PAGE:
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Editor apologises after column on depression sparks reader backlash

A regional daily editor has apologised after a column urging people suffering from depression to “quit moaning” and “get on with life” prompted a Twitter backlash from readers.

Members of the public and former staff at The News, Portsmouth, united to condemn the column by Clive Smith in which he argued some people claiming to have depression were “jumping on the bandwagon”.

Clive went on to mock sufferers of bipolar disorder, describing the condition as “all the rage at the moment.”

The column, which appeared in Tuesday’s print edition, was pulled from the paper’s website after dozens took to Twitter to voice their outrage, and now editor Mark Waldron has apologised for any offence caused.

The column as it appeared in the print edition of The News

The column as it appeared in the print edition of The News

In the piece, Clive wrote: “From time to time we all get dealt a bad card – some more than others. But life goes on. You can’t just retreat under the duvet with a bottle of Prosecco and bemoan your fate.

“Being down in the dumps doesn’t mean you’re depressed. Yes, your life has temporarily gone south but I reckon there’s a lot to be said for gritting your teeth and getting on with it.”

Clive said he did not deny that clinical depression was a real mental illness, but then added: “Why everyone needs to have a label lately is beyond me. Bipolar seems to be all the rage at the moment.”

On the issue of men talking openly about depression, he commented:  “Everyone knows men don’t talk about things. The way some are dripping on these days is frankly embarrassing. So buck up boys and quit the moaning. It’s getting boring.”

Dave Bowers, a former journalist at The News, was among those who criticised the column on Twitter.

He wrote: “Horrified a paper at which I was once so proud to work should stoop so low to allow this.”

Broadcaster and comedian Iain Lee also voiced his discomfort, posting: “‘Bi-polar seems to be all the rage at the moment’ incredibly dangerous and ill thought out ‘article’.”

Others tweeted The News, calling on the paper to apologise for the column, which was also featured in its print edition.

Responding with a piece in yesterday’s edition, Mark told readers  he felt it was important to allow “a wide range of views – not just the official line of The News” to be heard.

He added: “By supporting free speech, we encourage our columnists to spark debate, raise awareness of issues, challenge views, change perceptions and give their opinions on our local communities and the matters which affect them.

“Their thoughts may be provocative. They may be contrary to general opinion. But they are not intended to cause offence.

“However, it is clear that some readers were offended by the sentiments expressed in Clive Smith’s column about depression on Tuesday. This was never the aim and nor did the article deny the serious nature of depression. But for any offence caused, I do apologise.”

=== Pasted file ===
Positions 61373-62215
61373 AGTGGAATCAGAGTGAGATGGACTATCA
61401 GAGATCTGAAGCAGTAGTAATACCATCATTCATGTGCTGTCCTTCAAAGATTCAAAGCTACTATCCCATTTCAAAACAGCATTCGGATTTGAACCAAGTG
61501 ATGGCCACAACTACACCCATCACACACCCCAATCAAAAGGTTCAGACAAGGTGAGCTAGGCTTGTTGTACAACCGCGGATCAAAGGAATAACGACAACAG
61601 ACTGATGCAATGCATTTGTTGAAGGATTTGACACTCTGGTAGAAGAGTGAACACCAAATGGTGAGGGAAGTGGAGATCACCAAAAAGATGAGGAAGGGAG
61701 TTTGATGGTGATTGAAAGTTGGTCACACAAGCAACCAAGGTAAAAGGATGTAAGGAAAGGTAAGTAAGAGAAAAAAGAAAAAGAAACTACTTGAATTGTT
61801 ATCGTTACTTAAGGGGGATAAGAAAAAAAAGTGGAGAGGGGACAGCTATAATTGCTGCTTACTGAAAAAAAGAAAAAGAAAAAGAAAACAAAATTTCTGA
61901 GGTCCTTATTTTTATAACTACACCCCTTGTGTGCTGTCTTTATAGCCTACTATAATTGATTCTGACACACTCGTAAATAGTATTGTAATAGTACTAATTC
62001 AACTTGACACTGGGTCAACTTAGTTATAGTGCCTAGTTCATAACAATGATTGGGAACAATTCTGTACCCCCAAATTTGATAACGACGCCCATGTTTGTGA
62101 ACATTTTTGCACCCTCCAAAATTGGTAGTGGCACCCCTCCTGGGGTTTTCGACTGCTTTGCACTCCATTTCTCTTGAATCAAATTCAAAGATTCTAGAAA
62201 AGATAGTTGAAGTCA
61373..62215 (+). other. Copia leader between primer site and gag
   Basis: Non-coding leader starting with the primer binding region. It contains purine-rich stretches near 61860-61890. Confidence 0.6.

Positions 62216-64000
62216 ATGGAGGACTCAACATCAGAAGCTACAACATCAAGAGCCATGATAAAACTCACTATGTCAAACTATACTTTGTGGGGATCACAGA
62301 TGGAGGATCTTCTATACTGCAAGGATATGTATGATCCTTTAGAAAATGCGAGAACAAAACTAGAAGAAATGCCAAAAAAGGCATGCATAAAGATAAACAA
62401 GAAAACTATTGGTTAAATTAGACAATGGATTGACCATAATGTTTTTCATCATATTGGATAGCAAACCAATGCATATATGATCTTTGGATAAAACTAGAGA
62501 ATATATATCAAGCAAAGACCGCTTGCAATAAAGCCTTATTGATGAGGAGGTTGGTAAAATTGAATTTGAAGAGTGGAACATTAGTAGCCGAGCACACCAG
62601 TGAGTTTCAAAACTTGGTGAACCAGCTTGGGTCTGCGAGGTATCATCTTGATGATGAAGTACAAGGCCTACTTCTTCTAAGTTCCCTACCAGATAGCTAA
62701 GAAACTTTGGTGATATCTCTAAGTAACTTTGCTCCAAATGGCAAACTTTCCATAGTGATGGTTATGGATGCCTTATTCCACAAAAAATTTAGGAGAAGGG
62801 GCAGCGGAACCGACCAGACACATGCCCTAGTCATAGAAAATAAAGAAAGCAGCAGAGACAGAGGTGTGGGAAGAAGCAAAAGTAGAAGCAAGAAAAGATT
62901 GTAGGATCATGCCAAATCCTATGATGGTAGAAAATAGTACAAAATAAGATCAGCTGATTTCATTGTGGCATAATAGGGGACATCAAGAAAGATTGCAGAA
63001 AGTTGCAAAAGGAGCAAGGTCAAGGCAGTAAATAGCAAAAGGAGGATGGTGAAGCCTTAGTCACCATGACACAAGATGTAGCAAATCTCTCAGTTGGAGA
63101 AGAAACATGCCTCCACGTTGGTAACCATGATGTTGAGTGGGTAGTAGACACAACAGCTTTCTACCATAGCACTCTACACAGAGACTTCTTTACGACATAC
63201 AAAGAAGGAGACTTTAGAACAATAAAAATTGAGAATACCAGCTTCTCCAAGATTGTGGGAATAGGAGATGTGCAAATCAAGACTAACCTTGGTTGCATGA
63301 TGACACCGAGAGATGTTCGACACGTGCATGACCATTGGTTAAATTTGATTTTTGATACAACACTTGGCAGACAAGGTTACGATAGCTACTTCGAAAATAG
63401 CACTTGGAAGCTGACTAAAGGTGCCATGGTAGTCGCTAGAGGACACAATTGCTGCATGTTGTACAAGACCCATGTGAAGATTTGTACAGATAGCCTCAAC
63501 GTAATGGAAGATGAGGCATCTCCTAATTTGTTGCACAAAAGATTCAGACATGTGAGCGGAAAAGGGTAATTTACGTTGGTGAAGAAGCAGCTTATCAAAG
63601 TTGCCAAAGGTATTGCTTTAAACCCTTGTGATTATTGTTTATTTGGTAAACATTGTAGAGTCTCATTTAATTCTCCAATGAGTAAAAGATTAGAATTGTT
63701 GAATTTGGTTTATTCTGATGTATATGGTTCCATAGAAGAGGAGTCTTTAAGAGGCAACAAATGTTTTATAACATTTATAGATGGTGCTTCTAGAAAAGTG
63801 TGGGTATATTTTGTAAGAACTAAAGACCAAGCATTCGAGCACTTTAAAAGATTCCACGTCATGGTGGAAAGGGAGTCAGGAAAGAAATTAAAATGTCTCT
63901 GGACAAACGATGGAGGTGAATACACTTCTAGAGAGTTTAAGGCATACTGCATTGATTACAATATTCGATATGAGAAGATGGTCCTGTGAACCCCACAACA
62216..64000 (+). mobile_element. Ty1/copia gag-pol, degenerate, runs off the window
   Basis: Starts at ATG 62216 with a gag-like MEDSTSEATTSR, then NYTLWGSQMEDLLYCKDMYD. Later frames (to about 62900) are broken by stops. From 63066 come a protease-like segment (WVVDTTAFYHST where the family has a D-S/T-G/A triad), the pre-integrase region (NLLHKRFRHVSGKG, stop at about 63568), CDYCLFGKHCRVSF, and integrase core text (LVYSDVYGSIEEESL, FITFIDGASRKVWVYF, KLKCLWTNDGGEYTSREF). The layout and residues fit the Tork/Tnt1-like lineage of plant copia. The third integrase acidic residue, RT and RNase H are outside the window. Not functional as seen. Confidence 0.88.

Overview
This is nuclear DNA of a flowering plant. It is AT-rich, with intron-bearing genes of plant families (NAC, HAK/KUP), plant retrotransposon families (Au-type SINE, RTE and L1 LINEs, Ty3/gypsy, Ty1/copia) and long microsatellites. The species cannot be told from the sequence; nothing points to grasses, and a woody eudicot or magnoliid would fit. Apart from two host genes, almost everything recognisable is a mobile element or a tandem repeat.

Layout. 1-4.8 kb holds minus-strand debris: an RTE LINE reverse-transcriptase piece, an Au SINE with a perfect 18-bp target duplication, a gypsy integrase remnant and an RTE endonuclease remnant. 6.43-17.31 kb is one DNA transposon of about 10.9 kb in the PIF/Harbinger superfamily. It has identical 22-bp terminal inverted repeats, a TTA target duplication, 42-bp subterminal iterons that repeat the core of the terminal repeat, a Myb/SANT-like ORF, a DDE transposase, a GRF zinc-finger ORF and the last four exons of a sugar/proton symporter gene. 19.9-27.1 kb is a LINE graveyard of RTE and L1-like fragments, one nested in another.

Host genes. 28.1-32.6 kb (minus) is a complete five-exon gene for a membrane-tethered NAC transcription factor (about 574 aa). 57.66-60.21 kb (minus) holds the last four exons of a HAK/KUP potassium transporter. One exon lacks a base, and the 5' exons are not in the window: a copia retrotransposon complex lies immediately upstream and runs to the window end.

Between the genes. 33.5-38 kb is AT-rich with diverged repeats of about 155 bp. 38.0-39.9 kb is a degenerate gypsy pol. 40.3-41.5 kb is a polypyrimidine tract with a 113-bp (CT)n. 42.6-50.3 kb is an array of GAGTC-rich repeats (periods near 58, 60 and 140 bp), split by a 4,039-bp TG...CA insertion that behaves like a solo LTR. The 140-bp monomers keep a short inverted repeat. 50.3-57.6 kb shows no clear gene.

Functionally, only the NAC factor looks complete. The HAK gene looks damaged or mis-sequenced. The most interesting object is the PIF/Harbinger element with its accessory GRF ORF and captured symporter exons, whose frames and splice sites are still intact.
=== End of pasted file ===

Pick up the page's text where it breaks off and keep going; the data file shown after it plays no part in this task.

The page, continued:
Mark cited The News’s regular coverage of mental health issues, including the Mental Health Team/Worker of the Year prize it presents at its annual Best of Health Awards.

He concluded: “The support and coverage we give will continue.  And so will our commitment to giving voice to the wide variety of thoughts and opinions which are alive in the communities we serve.”

32 comments

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  • December 4, 2015 at 7:36 am
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    It’s an opinion piece! Why should the paper be forced to apologise? Also, it seems an overreaction to pull the story after only a dozen tweets. Are we now saying papers should relabel such columns ‘popular opinion’ pieces and avoid controversy completely?

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  • December 4, 2015 at 9:30 am
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    FootieFan, it’s not just an opinion. It’s suggesting that people who have mental illnesses are just following a trend or think it’s cool to say they’re depressed. It undermines the seriousness of mental illness and encourages people to dismiss it in others, which can be extremely dangerous. As someone who has a close family member battling depression at the moment, I can tell you that saying “grit your teeth and get on with life” is about as stupid as saying the same to someone who has cancer. It’s disrespectful, demeaning and downright unfair. I thought newspapers had moved further forward than this, but apparently not.

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  • December 4, 2015 at 9:37 am
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    If you actually read it, the column is clearly crass flippantly-expressed nonsense which should never have been published

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  • December 4, 2015 at 9:52 am